This should explode the myth perpetuated by many that Islam has been a factor in the failure of the population programme in Pakistan. Gavin W. Jones and Dr Mehtab Karim in their book Islam, the State and Population also confirm this when they write, “Clearly, contrary to the views of some earlier commentators, Islam itself is no barrier to low levels of fertility.” They write, “While Islam does encourage all Muslims to marry, it does not forbid the use of contraception… Some Muslim populations have reached replacement level fertility.”

The unrecognized fact is that the major obstacle in the way of the population programme in Pakistan has been the low status of women in society. When women are perceived as second class citizens who do not enjoy the esteem, recognition, and opportunities as men have, why should a majority of parents be satisfied with a girl child?

The woman’s status has come to be hinged to the gender of the child she bears. If she has a son it bestows on her a position of honour. But woe betide a mother who bears daughters and fails to have a son. Similarly, the education of women has a positive impact on the fertility rate as does their gainful employment. Women who are highly educated and are working tend to have fewer children.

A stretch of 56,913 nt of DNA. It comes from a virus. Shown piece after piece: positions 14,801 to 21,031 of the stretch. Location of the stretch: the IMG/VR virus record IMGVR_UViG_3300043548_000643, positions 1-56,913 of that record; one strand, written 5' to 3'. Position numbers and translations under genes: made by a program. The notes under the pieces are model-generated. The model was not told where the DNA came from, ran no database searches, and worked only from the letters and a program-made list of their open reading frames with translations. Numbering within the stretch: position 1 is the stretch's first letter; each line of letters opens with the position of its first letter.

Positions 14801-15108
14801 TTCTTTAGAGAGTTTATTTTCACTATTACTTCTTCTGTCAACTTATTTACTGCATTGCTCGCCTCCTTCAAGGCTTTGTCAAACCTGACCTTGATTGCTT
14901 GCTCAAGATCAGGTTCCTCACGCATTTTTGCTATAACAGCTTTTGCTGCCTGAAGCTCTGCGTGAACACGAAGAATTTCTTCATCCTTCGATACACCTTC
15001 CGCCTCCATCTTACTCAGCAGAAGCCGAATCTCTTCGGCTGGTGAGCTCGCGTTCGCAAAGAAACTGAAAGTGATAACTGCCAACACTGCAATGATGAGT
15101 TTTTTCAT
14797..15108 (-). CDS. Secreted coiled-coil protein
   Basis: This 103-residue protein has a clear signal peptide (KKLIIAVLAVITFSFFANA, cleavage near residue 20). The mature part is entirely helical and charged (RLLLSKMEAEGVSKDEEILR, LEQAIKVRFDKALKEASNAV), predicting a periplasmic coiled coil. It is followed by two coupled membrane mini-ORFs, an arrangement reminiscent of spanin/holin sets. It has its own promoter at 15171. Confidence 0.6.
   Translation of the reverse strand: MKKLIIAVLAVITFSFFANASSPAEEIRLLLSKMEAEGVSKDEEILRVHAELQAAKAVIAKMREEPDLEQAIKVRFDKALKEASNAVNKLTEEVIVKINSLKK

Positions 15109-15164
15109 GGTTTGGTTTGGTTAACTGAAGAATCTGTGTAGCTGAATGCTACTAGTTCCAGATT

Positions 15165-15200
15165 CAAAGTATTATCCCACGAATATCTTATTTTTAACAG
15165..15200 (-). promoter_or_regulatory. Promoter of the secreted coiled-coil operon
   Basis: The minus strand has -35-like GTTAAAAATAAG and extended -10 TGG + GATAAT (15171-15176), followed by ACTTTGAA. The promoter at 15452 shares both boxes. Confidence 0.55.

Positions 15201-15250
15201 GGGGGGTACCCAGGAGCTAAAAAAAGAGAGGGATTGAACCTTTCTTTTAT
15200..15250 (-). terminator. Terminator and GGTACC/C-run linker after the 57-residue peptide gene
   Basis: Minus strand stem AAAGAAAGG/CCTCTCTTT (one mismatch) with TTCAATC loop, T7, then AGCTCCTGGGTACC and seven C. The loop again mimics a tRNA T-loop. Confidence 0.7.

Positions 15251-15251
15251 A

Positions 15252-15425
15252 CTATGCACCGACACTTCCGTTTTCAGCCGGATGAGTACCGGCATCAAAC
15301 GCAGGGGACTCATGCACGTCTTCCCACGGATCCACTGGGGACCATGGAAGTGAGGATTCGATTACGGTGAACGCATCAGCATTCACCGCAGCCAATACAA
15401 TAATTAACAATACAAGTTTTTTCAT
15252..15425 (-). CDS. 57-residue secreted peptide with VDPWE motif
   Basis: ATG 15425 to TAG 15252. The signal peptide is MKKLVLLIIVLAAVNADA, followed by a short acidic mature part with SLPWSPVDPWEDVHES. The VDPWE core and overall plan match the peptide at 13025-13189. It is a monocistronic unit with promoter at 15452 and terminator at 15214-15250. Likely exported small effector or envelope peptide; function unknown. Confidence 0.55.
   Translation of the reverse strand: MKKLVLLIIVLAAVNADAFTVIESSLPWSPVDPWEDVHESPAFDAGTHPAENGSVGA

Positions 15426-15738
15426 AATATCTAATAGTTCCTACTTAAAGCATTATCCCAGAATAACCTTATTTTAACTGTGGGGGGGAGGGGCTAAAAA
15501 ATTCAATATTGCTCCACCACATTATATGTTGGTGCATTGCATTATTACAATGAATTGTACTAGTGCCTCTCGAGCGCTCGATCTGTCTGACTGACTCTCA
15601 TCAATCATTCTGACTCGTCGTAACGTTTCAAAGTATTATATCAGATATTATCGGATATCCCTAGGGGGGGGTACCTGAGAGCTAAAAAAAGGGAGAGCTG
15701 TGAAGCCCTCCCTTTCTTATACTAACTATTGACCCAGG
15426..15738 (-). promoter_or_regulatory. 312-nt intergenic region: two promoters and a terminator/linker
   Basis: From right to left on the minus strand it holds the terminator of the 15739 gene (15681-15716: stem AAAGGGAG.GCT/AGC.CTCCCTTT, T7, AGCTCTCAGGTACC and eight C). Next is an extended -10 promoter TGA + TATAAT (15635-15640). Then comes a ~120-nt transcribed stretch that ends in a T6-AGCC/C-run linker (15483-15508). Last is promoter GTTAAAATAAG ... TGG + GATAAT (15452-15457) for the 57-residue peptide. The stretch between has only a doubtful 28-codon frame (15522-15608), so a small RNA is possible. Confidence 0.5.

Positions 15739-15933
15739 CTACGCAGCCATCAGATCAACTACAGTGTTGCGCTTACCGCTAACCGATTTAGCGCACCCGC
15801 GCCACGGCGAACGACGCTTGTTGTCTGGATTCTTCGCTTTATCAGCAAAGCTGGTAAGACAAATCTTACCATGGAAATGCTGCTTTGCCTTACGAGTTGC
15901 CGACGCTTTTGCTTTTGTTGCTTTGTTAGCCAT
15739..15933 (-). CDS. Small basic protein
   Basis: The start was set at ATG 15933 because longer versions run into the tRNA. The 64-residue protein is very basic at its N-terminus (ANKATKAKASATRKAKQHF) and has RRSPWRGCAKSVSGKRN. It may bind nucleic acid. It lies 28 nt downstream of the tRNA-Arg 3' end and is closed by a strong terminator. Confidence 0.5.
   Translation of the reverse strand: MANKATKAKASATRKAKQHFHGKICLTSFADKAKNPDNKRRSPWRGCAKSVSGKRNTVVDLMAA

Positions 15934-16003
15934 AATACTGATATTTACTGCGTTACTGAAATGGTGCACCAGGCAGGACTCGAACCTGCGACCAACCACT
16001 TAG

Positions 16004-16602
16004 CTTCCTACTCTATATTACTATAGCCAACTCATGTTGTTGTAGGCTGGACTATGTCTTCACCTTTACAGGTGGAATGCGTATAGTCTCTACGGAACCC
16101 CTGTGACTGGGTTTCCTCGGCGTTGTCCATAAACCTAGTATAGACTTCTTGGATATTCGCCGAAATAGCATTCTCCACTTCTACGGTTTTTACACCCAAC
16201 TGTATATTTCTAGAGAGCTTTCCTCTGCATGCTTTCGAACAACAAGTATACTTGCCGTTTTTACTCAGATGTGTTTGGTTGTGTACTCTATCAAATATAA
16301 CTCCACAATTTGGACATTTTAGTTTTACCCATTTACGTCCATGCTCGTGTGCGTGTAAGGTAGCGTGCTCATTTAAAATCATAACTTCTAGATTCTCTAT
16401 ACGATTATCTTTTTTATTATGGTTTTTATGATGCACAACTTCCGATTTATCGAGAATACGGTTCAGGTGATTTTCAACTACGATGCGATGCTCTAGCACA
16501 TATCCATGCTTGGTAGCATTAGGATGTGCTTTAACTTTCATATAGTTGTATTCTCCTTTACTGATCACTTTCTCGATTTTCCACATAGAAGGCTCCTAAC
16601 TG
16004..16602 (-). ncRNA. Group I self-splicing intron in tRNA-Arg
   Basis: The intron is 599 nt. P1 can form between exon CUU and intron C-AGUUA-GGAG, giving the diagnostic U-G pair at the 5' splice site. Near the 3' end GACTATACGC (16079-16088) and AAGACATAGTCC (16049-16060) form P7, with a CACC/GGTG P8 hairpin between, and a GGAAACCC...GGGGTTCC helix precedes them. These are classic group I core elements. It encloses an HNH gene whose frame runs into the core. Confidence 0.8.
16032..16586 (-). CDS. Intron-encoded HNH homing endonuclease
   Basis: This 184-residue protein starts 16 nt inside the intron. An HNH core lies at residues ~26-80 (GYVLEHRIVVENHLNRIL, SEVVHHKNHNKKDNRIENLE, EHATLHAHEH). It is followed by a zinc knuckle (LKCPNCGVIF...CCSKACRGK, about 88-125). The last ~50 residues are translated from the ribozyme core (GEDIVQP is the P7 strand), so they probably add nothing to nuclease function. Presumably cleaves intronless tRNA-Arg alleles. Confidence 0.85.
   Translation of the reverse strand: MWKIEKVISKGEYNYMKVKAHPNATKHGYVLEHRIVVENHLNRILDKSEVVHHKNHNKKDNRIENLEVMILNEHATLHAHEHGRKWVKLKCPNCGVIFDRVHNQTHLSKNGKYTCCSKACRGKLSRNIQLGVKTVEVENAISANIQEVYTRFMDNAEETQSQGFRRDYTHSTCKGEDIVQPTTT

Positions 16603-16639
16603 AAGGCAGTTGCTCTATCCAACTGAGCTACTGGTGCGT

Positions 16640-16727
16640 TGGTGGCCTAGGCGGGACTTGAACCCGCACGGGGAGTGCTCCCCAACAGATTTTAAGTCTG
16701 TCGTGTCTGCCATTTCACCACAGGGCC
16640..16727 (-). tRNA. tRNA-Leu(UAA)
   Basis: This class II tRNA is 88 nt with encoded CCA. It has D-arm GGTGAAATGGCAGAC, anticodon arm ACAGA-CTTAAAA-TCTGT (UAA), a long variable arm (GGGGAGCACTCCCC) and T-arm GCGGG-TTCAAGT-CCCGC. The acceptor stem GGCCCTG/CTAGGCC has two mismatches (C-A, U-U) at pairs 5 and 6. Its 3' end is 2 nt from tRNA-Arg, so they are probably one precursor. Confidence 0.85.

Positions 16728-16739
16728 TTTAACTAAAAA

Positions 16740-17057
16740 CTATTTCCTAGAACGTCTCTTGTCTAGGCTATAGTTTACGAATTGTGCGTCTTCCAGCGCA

The NWFP population plan appears to be ignoring these factors. A society, which perceives its women as chattel in the possession of men, would hardly care to educate them or let them work and attain economic independence. The image the NWFP has projected of itself in terms of its approach to women has not been one which would inspire much hope for women and the population planning programme.

In a society where a large number of girls are not sent to school, where there are pockets where women are not allowed to go and vote and where a large number of women are not allowed to go out and work because Islam supposedly prohibits it, can one expect the fertility rate to come down?

Hence the idea of setting up contraceptive services outlet, which is a good one, may not produce the optimum results. It is important to adopt a holistic approach, especially in terms of the treatment of women. It is time the MMA recognized the status accorded to women in Islam. The distorted view generally presented by the clergy is actually designed to perpetuate the control of the vested interests in a patriarchal society.

A woman burdened with multiple pregnancies and a large number of children to rear can hardly be expected to show any independence in her approach to life. She is not in a position to struggle for her emancipation. This suits the men who derive advantages from keeping women in a state of suppression.

Until the religious parties which are members of the MMA radically change their views towards women, the population programme cannot be a success in the NWFP or elsewhere.